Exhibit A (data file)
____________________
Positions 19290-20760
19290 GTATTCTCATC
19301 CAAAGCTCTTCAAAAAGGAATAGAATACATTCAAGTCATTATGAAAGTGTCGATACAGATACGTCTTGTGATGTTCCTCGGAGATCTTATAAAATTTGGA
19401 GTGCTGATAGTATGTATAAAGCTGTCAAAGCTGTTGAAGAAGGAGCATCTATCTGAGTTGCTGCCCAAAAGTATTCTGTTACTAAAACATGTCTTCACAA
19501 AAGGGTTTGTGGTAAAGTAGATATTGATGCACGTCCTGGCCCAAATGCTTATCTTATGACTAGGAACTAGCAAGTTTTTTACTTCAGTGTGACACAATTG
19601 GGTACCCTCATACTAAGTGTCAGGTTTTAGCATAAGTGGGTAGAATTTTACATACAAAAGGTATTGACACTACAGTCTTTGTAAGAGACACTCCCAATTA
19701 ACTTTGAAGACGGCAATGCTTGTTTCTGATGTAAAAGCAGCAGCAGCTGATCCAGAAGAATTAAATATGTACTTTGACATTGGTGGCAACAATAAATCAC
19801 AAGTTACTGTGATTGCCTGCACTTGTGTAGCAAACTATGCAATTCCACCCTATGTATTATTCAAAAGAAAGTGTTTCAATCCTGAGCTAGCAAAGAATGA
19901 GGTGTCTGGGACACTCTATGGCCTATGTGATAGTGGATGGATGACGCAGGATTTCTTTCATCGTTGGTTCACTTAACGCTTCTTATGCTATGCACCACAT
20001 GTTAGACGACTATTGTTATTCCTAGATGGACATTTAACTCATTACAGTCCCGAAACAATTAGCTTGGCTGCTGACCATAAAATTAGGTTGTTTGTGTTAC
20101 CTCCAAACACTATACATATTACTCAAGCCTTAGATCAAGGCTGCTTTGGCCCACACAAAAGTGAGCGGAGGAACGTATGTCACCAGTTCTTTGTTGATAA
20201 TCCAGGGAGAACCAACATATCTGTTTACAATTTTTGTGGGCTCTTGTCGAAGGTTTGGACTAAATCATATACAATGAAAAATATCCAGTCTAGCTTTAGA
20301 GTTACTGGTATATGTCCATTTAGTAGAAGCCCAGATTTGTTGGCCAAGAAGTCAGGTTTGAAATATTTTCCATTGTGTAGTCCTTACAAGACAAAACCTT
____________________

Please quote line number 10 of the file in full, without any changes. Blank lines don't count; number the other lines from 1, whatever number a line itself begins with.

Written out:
20001 GTTAGACGACTATTGTTATTCCTAGATGGACATTTAACTCATTACAGTCCCGAAACAATTAGCTTGGCTGCTGACCATAAAATTAGGTTGTTTGTGTTAC